Date: May 16 2012
FORMER Treasury secretary Ken Henry says the eurozone is highly unlikely to survive, and he never believed the troubled currency union would work.
The top economic adviser to successive governments also said it had become far more difficult for politicians to make people ''feel good'' by raising benefits, in contrast to the Howard government's challenge of how to spend the ''huge amount'' of mining boom revenue.
In a wide-ranging interview on ABC's 7.30 last night, Dr Henry revealed he had always held serious doubts about the eurozone because it allowed countries to run budgets independently of each other.
Asked if he thought it was ''almost impossible'' for the eurozone to survive because of these flaws, Dr Henry said: ''Well, that is my view. Personally, I've never seen how the euro would work. I've never seen how it could be expected to work without a genuine fiscal union.''
Echoing the criticism of other economists, he said the critical problem facing the eurozone was its failure to require wealth-sharing between member states.
''People in Australia understand that without our system of horizontal fiscal equalisation, without fiscal transfers from one state to another state, this federation would simply not hang together,'' Dr Henry said.
''People in Australia understand that, people in Europe have not understood that and they need to understand it.''
His comments come amid rising political uncertainty in Europe, which has rattled investors.
Fears that Greece may abandon the union flared again in recent days, sending the Australian dollar below $US1 on Monday for the first time since December.
But Dr Henry said if the ''worst thing happens'' in Europe, the dollar might actually climb because Australia was likely to be seen as a haven for global investors.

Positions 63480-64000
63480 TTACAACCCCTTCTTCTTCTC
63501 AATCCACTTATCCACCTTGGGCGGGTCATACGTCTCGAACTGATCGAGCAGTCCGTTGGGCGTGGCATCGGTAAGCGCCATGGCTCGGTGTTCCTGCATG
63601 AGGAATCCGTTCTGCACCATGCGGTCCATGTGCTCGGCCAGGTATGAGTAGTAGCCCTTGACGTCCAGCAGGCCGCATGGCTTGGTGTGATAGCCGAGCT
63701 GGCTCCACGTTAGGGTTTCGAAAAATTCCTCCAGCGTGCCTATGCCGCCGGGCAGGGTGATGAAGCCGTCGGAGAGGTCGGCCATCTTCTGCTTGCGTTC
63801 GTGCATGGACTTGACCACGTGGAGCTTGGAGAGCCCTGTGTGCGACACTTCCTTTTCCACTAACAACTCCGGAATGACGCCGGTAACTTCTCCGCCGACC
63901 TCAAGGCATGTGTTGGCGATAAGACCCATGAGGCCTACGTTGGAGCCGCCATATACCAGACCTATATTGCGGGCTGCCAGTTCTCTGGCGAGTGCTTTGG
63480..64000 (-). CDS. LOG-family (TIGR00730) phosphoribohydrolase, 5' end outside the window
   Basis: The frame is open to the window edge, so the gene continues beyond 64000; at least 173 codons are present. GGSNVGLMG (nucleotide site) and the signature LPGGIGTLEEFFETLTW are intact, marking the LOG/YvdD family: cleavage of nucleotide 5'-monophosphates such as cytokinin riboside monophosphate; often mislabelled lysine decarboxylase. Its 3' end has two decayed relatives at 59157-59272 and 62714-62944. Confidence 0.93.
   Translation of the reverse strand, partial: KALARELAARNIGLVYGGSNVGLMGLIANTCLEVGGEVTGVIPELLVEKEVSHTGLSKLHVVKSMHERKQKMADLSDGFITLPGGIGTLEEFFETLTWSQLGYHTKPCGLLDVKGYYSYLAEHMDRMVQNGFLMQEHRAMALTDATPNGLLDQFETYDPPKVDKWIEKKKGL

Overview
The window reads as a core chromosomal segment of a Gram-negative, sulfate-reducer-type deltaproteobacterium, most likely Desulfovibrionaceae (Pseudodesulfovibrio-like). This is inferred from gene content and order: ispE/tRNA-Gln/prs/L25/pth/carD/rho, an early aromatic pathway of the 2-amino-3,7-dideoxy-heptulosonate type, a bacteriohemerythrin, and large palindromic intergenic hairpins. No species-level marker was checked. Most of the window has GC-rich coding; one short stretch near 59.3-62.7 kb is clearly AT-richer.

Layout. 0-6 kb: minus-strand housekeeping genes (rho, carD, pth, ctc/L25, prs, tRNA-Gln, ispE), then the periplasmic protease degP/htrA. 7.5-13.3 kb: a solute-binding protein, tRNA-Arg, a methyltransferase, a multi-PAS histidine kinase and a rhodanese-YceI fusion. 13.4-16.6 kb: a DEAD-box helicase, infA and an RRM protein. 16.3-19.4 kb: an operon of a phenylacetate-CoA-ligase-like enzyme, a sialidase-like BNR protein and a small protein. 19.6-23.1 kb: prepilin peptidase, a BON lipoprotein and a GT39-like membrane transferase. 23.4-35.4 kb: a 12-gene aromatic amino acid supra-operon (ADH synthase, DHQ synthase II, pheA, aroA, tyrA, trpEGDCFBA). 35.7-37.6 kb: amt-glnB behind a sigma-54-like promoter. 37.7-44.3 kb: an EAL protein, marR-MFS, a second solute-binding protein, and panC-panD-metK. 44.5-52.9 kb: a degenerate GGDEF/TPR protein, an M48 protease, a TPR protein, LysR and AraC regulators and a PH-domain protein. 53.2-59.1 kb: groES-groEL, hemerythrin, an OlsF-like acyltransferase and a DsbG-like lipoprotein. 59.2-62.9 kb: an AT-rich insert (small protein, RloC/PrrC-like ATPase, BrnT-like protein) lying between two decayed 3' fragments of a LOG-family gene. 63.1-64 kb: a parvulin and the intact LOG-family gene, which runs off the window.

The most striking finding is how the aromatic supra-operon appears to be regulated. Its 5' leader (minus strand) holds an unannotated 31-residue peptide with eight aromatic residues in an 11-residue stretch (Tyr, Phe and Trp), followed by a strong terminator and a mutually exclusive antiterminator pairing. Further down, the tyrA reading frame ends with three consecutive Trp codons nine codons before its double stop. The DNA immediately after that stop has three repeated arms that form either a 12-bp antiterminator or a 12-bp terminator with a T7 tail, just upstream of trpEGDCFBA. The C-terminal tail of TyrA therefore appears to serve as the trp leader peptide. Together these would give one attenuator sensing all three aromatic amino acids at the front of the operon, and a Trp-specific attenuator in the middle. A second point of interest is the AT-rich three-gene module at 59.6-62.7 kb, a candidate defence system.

That was ''good news'' because it would allow Australia to finance its current account deficit, but could cause further headaches for struggling exporters.
''It would mean a higher-valued Australian dollar and that's an issue that's already causing some concern for some sectors of Australian business,'' he said.
Dr Henry was the head of Treasury for 10 years, under the Howard, Rudd and Gillard governments.
A key architect of Mr Rudd's ill-fated mining tax, Dr Henry would not be drawn on whether Australia had wasted the mining boom. However, he did contrast the ''huge amount'' of tax revenue under the Howard government with today's weak tax receipts.
''It was a challenge for the Howard government, a real challenge of what to do with it,'' he said. ''They were targeting surpluses of about 1 per cent of GDP, they were then delivering big tax cuts, big increases in family payments, not only in budgets but between budgets, and delivering surpluses of 1.5 per cent of GDP.''
Today, it was much harder for governments to make people ''feel good'' because this mining boom was raising less tax revenue.
Dr Henry also helped design Kevin Rudd's $42 billion fiscal stimulus to counter the global financial crisis. Last night he defended the package, which drove the budget into deficit.
Dr Henry said his worst fear was that Australia would be plunged into a recession and he was determined not to repeat the mistake of the early 1990s, when Treasury stood ''on the sidelines''.
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